Bruce Perens, one of the founders of the Open Source movement, is ready for what comes next: the Post-Open Source movement.

First of all, our licenses aren’t working anymore," he said. "We’ve had enough time that businesses have found all of the loopholes and thus we need to do something new. The GPL is not acting the way the GPL should have done when one-third of all paid-for Linux systems are sold with a GPL circumvention. That’s RHEL.

  • 0xtero@beehaw.org
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    7 months ago

    Thanks for the share.
    Obviously Perens is one of the FOSS OG figures and he makes a lot of good points. Lately the RHEL/IBM situation has shown a mere license text file isn’t going to keep megacorps from finding ways to circumvent the ideology and the purpose behind it. They have simply too many resources both in development and in legal departments and too many ways to work around the legalese of its intended purpose .

    Also there’s been an increasing trend where products (Elastic etc) start off with FOSS license and as soon as they gain critical mass, they split their product and switch to their own FOSS-light license and gimped “community edition” downloads. Again, all still legally above the board, but at the same time completely ignoring the intended purpose of the license in the first place.

    I think what Perens is proposing is too complicated. I understand that “contract” has far more binding legal fire power compared to a “license”, but as he also points out in the article, it complicates things to the point where it’s hard to adopt. The problem is of course far deeper than just licensing and has its roots deep somewhere in late-stage capitalism and deregulation of corporate entities and those are of course not problems that Perens or the free software community can easily solve. Unfortunately.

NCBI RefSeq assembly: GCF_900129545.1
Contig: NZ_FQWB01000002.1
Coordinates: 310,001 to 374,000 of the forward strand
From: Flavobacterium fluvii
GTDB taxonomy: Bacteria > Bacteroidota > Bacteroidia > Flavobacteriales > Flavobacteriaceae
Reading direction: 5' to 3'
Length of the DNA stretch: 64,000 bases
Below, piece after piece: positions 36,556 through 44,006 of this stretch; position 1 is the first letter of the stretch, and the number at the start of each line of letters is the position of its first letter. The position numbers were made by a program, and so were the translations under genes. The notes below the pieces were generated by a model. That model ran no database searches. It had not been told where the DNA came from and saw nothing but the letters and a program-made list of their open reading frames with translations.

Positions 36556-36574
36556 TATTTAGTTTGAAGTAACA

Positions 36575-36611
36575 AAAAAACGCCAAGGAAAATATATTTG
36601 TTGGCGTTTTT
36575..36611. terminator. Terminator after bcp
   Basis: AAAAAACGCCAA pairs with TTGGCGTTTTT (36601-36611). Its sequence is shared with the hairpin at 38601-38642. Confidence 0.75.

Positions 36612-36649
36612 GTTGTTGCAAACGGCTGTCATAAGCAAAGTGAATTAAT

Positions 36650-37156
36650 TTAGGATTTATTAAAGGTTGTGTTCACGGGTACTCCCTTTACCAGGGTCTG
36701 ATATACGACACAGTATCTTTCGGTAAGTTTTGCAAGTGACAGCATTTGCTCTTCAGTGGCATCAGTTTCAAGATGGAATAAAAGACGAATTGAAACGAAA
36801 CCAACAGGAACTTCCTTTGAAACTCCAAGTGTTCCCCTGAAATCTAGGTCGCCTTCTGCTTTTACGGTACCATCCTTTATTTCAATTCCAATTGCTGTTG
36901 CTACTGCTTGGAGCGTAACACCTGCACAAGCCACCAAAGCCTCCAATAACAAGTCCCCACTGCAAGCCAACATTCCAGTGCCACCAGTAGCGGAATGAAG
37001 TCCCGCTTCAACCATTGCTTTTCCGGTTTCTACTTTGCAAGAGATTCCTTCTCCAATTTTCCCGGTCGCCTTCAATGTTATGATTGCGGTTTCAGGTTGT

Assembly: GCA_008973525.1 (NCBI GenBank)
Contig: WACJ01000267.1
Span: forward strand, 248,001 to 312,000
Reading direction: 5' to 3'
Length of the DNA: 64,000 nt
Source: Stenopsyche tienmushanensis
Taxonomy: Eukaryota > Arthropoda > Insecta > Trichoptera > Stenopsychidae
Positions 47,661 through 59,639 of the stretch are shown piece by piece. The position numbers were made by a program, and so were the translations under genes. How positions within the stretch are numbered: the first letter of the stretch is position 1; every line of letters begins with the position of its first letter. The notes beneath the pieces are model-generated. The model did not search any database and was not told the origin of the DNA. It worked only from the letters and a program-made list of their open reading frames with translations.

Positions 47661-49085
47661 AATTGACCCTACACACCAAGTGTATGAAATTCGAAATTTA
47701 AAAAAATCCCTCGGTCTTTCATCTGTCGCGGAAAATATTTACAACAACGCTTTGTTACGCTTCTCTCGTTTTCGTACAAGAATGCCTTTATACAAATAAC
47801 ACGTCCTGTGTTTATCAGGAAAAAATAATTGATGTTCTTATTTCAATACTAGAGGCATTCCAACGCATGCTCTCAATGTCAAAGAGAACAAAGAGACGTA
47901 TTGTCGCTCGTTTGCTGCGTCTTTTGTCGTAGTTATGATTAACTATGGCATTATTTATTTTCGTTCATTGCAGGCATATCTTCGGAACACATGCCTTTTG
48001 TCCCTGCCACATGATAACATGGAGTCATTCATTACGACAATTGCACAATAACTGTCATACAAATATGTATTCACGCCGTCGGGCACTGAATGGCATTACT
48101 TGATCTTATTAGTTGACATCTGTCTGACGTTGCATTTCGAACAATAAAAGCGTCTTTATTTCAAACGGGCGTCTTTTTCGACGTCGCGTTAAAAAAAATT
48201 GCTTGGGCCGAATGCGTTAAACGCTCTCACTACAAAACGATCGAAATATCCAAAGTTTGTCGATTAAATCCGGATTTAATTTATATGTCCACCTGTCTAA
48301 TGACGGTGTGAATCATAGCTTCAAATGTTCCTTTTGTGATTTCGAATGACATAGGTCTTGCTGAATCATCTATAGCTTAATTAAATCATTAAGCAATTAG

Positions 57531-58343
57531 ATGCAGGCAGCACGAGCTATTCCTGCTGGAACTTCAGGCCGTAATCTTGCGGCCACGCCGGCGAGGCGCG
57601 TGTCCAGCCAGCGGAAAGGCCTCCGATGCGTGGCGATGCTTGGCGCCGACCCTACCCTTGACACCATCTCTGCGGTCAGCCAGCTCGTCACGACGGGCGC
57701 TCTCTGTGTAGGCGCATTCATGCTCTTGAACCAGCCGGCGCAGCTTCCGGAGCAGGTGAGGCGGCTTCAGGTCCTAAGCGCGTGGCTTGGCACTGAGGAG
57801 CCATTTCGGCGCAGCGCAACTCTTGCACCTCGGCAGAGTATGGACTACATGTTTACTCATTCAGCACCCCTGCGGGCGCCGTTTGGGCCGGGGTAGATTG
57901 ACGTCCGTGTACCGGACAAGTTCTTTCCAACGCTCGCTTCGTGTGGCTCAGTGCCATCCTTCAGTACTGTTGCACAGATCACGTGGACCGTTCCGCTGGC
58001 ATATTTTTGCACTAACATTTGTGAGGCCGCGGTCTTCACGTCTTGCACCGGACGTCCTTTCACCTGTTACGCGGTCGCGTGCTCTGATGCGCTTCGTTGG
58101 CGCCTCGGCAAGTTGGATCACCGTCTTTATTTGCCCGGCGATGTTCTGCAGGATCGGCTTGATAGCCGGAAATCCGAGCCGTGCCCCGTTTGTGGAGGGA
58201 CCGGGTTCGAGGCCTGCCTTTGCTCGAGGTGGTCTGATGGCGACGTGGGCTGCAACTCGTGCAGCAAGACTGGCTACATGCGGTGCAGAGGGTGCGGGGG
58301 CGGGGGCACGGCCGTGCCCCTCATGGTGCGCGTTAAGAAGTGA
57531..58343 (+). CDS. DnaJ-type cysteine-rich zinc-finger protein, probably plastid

It’s clear that something new is needed and I appreciate the work he is doing. I’m not sure it’s the right direction to take, but can’t say I have any rabbits I can pull out of my hat either, so I’ll follow this with interest.

  • snail2go@beehaw.org
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    7 months ago

    Thanks for sharing!

    It’s not the most well-written article, but it does convey what Perens is concerned about - particularly the fundamental flaws we are all accustomed to - usability issues of OSS from a UX perspective and lack of time/interest to improve, the flaws that lead to closed source conversions and clauses. We really do need a new path forward. Even what’s proposed feels akin to the sponsorship model, that I wonder is just a dream more than reality.

    Maybe we do need some sort of regulation in the software market to truly incentivize or keep the FLOSS wheel going…

  • t3rmit3@beehaw.org
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    7 months ago